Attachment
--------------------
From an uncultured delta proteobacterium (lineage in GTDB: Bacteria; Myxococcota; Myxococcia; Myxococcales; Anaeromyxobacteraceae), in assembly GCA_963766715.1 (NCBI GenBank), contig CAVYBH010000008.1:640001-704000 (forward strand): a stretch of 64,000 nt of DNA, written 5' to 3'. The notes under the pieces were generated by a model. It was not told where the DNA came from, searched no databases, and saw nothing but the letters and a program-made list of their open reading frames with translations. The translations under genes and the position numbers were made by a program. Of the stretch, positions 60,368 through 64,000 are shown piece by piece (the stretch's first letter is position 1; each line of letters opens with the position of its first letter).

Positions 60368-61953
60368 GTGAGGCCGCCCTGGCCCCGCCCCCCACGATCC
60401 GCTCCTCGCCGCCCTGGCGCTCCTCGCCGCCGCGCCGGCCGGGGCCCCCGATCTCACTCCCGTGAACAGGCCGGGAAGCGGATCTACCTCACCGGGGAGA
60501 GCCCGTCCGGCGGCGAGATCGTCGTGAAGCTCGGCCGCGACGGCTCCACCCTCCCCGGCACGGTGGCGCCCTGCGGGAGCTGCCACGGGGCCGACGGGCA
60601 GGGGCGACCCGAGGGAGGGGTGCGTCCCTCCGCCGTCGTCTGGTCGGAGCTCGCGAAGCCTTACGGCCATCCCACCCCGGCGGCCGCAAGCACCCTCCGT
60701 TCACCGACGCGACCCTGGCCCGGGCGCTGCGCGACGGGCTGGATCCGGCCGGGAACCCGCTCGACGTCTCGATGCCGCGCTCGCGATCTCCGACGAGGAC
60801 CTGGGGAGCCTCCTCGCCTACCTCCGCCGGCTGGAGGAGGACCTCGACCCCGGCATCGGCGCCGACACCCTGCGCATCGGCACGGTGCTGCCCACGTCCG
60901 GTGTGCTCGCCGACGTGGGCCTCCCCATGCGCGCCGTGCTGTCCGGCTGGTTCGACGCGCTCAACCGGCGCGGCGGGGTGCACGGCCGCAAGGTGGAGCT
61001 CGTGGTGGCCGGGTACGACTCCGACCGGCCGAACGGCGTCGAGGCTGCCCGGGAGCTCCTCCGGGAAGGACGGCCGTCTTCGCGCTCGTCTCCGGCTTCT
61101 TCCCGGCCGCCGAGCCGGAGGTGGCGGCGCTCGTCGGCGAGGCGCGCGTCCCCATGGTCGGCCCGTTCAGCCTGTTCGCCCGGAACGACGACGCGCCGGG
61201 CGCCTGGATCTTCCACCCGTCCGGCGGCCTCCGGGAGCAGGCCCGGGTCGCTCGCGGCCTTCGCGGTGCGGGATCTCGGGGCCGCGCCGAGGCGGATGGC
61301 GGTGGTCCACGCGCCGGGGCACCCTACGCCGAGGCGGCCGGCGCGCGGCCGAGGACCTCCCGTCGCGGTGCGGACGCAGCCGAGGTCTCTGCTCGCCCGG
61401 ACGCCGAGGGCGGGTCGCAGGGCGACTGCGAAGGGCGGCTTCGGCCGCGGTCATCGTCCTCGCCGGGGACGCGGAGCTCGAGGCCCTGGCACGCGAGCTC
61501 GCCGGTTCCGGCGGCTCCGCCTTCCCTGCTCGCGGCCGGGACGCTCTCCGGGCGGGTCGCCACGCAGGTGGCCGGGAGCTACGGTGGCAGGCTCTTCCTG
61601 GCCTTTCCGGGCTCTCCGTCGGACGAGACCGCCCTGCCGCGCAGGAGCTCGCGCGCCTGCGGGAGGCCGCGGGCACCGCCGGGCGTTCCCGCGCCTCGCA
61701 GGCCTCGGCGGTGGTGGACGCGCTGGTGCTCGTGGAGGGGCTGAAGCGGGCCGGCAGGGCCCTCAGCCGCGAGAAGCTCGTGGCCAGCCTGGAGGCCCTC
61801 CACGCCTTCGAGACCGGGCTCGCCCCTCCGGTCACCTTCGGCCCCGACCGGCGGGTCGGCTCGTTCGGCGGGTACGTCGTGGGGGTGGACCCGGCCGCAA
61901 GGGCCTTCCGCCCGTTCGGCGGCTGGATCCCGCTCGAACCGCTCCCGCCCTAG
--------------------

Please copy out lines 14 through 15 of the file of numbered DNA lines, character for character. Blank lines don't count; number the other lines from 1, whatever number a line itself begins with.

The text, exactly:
61401 ACGCCGAGGGCGGGTCGCAGGGCGACTGCGAAGGGCGGCTTCGGCCGCGGTCATCGTCCTCGCCGGGGACGCGGAGCTCGAGGCCCTGGCACGCGAGCTC
61501 GCCGGTTCCGGCGGCTCCGCCTTCCCTGCTCGCGGCCGGGACGCTCTCCGGGCGGGTCGCCACGCAGGTGGCCGGGAGCTACGGTGGCAGGCTCTTCCTG